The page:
[Updated and corrected, 12:24 pm Eastern time on 11/02/10.] There’s been some wrangling over a potential breakthrough lung cancer drug in U.S. District Court in Boston, according to court records. The legal battle has pitted a little-known biotech firm in Millbrae, CA, called Gatekeeper Pharmaceuticals against the prominent Dana-Farber Cancer Institute in Boston and the Swiss drug giant Novartis.
At the center of the dispute is an anti-cancer molecule discovered by researchers at Dana-Farber—and whether Novartis or Gatekeeper should get to develop it. The molecule could potentially combat cases of non small-cell lung cancer with specific gene mutations that make the deadly cancer resist Roche and OSI Pharmaceuticals’ blockbuster cancer pill erlotinib (Tarceva) and AstraZeneca’s gefitinib (Iressa), according to court documents filed by Gatekeeper’s president, John Chant, and its board of directors. If the anti-cancer molecule in dispute makes it through clinical trials, it could be worth a fortune to the company that brings it to market.
Dana-Farber scientists founded Gatekeeper in March 2009 to commercialize their discovery of the potential lung cancer drug and other similar molecules, according to Chant’s documents. Chant has served as president of the firm since its inception and led negotiations with Dana-Farber to secure an option to exclusively license the molecule in June 2009. This spring, Gatekeeper informed the cancer institute that it wanted to exercise the licensing option. But last month Dana-Farber filed a lawsuit in which it asks the court to let the cancer institute out of its agreement with the startup. The cancer institute’s complaint says that it initially decided last year that Gatekeeper was eligible for to license the drug candidate, but that Dana-Farber later reviewed the matter again and concluded this August that its long-time research supporter, Novartis, has rights to license the molecule. (Download the Dana-Farber complaint here.)
Gatekeeper’s board and its president have made separate filings that dispute Dana-Farber’s latest conclusion.
This case shines a light on the conflicts that can arise when academic groups enter into far-reaching deals with drug companies, which have become a major source of research funding for elite researchers in the Boston area and elsewhere. Unlike government agencies, drug companies often attach strings to their research awards to academics that give the firms the ability to acquire or license the breakthroughs made in the labs they support. [Editor’s note: An earlier version of this paragraph erroneously indicated that Dana-Farber had named some of its own scientists as defendants in the lawsuit. In fact, though three Dana-Farber employees serve on Gatekeeper’s board of directors, the only named defendant in the lawsuit is Gatekeeper. We regret the error.]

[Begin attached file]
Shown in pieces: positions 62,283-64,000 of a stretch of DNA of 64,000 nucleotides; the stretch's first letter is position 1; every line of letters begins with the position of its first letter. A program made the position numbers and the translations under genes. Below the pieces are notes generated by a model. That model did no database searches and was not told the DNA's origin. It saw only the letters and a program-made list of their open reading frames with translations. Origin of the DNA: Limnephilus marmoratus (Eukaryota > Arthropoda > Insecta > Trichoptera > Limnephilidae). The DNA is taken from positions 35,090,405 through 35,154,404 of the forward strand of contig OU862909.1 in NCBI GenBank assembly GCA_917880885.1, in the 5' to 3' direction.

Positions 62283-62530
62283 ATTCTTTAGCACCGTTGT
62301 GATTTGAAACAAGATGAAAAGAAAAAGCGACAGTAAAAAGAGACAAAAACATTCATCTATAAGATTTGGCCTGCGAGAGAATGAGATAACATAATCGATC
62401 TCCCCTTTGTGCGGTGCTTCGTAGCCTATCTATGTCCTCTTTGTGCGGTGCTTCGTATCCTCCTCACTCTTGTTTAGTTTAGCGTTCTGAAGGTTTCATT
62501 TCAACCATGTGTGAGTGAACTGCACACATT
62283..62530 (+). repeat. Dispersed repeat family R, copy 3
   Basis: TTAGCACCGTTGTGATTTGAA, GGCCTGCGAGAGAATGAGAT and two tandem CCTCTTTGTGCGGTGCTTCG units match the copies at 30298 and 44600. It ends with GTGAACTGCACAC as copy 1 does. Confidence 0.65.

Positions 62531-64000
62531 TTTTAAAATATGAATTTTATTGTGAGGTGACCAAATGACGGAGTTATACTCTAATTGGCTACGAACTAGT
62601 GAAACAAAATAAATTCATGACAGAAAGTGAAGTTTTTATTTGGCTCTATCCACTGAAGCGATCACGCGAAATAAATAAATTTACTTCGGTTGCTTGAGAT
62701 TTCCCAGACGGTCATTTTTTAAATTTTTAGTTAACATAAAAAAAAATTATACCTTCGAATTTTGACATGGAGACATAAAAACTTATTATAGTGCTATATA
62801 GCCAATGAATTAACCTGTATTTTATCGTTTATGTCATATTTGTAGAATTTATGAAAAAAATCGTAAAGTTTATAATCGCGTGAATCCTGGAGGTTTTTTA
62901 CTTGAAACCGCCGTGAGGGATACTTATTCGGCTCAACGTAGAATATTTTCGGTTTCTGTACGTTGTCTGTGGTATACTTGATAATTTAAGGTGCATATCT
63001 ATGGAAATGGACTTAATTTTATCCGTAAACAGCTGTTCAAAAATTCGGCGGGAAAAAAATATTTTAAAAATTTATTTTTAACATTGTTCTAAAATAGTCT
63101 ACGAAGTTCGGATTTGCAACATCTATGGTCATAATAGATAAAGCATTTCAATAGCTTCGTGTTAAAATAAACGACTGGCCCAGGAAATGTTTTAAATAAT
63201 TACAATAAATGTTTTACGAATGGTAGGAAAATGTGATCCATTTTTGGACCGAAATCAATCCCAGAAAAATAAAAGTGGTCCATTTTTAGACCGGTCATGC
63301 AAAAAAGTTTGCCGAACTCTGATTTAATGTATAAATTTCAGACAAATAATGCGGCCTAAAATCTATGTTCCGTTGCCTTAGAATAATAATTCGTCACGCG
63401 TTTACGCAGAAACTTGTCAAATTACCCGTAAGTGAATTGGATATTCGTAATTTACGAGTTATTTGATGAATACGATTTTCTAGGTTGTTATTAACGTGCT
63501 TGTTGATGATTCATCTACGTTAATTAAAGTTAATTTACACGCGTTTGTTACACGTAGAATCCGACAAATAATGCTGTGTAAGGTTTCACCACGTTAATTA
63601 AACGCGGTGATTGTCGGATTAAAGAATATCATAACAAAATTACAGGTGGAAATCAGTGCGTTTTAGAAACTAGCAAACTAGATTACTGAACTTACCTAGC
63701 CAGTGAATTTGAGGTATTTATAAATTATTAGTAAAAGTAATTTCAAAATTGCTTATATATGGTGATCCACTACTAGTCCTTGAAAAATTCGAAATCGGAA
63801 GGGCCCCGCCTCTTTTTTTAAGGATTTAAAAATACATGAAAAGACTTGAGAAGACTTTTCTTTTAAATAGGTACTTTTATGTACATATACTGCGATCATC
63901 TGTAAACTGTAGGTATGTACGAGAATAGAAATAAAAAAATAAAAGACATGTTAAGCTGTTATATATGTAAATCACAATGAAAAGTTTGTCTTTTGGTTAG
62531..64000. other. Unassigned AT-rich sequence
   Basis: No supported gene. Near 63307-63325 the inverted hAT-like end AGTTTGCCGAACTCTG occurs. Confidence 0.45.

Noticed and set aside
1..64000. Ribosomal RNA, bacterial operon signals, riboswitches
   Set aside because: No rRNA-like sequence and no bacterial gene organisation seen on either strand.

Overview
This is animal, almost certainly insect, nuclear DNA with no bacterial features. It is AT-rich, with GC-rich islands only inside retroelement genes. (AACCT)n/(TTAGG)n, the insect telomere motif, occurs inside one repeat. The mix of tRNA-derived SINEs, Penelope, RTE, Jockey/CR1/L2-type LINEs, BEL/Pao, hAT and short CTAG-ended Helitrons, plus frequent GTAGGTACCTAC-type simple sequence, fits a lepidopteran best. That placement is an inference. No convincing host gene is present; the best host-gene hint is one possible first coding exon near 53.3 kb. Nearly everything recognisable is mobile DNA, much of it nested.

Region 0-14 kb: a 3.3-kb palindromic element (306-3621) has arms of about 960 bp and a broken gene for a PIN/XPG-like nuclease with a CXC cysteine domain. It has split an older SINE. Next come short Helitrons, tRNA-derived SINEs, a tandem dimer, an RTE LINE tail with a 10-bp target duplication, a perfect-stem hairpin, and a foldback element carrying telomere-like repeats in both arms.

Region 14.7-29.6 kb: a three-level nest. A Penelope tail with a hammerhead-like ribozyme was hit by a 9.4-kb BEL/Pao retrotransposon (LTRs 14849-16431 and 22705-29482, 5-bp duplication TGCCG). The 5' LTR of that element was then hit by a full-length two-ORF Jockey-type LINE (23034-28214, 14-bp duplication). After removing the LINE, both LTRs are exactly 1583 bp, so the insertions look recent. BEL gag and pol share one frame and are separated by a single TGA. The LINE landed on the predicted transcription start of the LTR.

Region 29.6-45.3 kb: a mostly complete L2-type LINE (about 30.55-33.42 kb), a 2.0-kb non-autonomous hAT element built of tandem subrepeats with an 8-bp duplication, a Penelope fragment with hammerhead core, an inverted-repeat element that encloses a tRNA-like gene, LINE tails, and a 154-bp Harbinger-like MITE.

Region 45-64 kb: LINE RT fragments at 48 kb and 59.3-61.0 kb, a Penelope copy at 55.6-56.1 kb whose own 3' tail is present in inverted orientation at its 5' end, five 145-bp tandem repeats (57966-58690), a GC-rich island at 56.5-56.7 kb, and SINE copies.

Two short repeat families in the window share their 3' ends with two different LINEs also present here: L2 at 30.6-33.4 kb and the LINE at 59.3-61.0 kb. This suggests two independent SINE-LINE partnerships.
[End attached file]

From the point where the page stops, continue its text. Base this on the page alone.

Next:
According to Dana-Farber’s suit against Gatekeeper, Novartis has provided research funding to the cancer institute under a 2005 agreement that gives Novartis the option to license discoveries that emerge from the funded research. But the parties in this lawsuit disagree about whether the molecules that were to be the foundation of Gatekeeper’s business are covered under the deal between Dana-Farber and Novartis. On October 15, an attorney for Gatekeeper’s board of directors filed a response to Dana-Farber’s original complaint, asking for the court to recognize the startup’s rights to the anti-cancer molecules covered in its option agreement with Dana-Farber. Also, the filing asks the court to rule that Novartis did not fund the research behind the technology. (Read the full text of Gatekeeper’s filing here.)
According to the cancer institute’s complaint, Novartis told Dana-Farber that the technology did fall under their research agreement in November 2009, months after Gatekeeper had secured an option to license the technology. That helped prompt the Dana-Farber internal review that ultimately sided with Novartis this August, according to court documents filed by both Dana-Farber’s attorneys and Chant’s lawyers.